37 Security Policies Security management involves specifying 2 main relationships: –of threats against assets –of safeguards against assets. A security policy specifies? –. Security policies are often represented using? Ubiquitous computing: smart devices, environments and interaction 37

38 Risk Assessment Risk assessment is used to model: –the assets of value in a system –their loss in value in relation to –the probability of the threat happening and –to the probability of the threat succeeding. Information on which to quantify the risk of threats can be based upon? Ubiquitous computing: smart devices, environments and interaction 38

39 Encryption support for Confidentiality, Authentication and Authorisation Core security techniques to safeguard distributed systems use –encryption & decryption, –symmetric or asymmetric keys, –to support confidentiality, authentication and authorisation. Encryption algorithm or cipher: transforms clear or plain content into encrypted content using an encryption key. Decryption algorithm: transform encrypted content back into plain content using a corresponding decryption key. Ubiquitous computing: smart devices, environments and interaction 39

40 Encryption support for Confidentiality, Authentication and Authorisation In symmetric encryption, same key is used for encryption and decryption –Key needs to be kept secret – a secret key. Key challenge here is how to distribute secret keys while keeping them confidential in transit. –?? Ubiquitous computing: smart devices, environments and interaction 40

41 Asymmetric Encryption Also called public key encryption algorithms Public key is made available in an unrestricted fashion and used for encryption by the sender. Private key, used to decrypt a message in the receiver & is kept secret by the receiver. Private key cannot be derived from the public key. This eases the problem of the sender and receiver having to somehow share the same secret key. Public key encryption enables the public keys used for encryption to be made public. Ubiquitous computing: smart devices, environments and interaction 41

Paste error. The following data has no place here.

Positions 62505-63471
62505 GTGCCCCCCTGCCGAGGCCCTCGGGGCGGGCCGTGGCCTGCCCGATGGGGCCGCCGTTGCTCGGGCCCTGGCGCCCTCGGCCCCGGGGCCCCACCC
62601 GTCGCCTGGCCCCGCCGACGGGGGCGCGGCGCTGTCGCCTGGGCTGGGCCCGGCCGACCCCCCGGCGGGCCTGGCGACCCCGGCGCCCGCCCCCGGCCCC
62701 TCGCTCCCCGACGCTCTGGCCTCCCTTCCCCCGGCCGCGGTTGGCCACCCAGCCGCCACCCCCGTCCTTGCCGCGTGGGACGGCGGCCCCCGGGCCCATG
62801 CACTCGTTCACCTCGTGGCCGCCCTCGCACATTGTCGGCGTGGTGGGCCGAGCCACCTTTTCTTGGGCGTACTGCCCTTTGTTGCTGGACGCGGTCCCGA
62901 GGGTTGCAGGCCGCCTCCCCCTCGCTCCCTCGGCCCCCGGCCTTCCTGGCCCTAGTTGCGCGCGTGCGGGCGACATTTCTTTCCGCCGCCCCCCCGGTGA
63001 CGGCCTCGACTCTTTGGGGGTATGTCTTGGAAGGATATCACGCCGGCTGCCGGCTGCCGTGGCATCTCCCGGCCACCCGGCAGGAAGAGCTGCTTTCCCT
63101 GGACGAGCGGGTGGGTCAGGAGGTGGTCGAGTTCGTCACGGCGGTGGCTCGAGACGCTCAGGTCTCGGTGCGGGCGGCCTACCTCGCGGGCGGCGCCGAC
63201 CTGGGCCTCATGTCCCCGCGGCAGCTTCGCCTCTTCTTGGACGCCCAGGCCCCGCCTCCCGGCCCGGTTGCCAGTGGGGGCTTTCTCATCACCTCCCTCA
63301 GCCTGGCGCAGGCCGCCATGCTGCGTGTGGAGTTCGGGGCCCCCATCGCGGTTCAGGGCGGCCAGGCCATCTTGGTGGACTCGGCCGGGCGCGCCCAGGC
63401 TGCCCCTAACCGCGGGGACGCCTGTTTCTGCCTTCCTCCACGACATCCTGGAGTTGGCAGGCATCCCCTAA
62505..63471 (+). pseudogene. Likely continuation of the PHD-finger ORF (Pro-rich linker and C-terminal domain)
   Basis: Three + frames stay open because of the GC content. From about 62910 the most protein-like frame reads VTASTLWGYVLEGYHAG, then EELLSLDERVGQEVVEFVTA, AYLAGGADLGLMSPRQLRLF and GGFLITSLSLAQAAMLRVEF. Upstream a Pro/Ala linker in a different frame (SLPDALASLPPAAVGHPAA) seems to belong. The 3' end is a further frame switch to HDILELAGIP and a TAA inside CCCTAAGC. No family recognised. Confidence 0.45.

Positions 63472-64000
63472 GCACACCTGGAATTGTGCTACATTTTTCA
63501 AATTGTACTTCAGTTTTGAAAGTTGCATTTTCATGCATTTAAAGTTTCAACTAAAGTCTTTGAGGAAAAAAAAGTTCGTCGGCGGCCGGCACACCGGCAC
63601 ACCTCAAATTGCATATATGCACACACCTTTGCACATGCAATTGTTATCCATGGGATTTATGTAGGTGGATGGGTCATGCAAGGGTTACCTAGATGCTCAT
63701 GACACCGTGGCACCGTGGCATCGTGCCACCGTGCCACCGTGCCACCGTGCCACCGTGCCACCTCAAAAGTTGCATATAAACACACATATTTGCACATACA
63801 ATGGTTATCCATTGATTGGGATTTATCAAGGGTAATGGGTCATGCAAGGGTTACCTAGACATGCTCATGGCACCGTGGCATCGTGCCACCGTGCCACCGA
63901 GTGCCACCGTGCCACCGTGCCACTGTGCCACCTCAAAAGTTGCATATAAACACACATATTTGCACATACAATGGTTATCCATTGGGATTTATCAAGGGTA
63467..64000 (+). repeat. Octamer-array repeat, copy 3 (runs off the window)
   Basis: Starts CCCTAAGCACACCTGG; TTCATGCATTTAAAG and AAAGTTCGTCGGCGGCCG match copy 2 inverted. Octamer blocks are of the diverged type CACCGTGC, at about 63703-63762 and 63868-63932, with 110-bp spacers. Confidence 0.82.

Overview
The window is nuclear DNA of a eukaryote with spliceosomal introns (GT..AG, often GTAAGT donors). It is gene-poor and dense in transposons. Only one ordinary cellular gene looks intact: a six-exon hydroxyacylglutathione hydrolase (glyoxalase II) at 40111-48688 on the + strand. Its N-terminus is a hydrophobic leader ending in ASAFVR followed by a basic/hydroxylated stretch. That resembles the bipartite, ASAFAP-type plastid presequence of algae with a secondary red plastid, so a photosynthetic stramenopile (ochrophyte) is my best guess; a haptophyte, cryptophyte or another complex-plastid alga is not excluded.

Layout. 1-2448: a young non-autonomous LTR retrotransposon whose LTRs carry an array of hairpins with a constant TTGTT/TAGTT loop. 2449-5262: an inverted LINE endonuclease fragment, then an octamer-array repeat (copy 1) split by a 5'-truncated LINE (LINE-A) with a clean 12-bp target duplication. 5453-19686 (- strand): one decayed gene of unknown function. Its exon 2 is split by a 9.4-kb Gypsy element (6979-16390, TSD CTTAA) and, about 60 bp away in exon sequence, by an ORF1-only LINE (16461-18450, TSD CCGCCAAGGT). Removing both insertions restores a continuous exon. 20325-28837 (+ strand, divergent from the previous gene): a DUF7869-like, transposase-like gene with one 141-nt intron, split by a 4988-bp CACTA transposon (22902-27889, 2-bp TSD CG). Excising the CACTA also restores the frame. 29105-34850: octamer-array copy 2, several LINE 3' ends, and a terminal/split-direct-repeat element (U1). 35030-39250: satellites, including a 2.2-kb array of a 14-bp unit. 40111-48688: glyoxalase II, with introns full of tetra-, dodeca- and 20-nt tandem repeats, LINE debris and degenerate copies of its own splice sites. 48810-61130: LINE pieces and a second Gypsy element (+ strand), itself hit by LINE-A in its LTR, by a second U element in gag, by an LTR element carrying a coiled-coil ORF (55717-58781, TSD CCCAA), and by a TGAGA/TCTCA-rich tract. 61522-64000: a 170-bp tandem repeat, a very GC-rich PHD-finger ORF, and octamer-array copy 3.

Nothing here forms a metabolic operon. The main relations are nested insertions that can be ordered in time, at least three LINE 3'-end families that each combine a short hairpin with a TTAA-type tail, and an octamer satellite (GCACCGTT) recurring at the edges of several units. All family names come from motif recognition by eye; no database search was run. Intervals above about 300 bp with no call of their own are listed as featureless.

42 Authentication Authorisation often involves authentication – Although public key encryption can be used for authentication, a key issue is how does someone know that the public key belongs to a particular identity? Anyone could claim that they hold a particular identity? Something or someone is needed to attest that a particular identity is bound to a particular identity. –??? Ubiquitous computing: smart devices, environments and interaction 42

43 Authentication Mainstream approach involve identity certificate authorities. In open environment, greater flexibility is useful in order for one party to authorise another party to act on their behalf. Can some restrictions be removed to enable flexibility? Cam we have Security without identification: privacy? Ubiquitous computing: smart devices, environments and interaction 43

44 Chapter 12: Overview The slides for this chapter are split into several parts: Part A: Core Management of UbiCom systems & CCI Part B: Monitoring, Configuration, Fault & Performance Management Part C: Security Management Basics Part D: Security Management of Middleware, Terminals & Content  Part E: Service-Oriented Management of CCI Part F: Information Management of CCI Part G: Managing HCI Part H: Privacy Management: Identification Part I: Privacy Management: Requirements & Safeguards Part J: Managing HPI Ubiquitous computing: smart devices, environments and interaction 44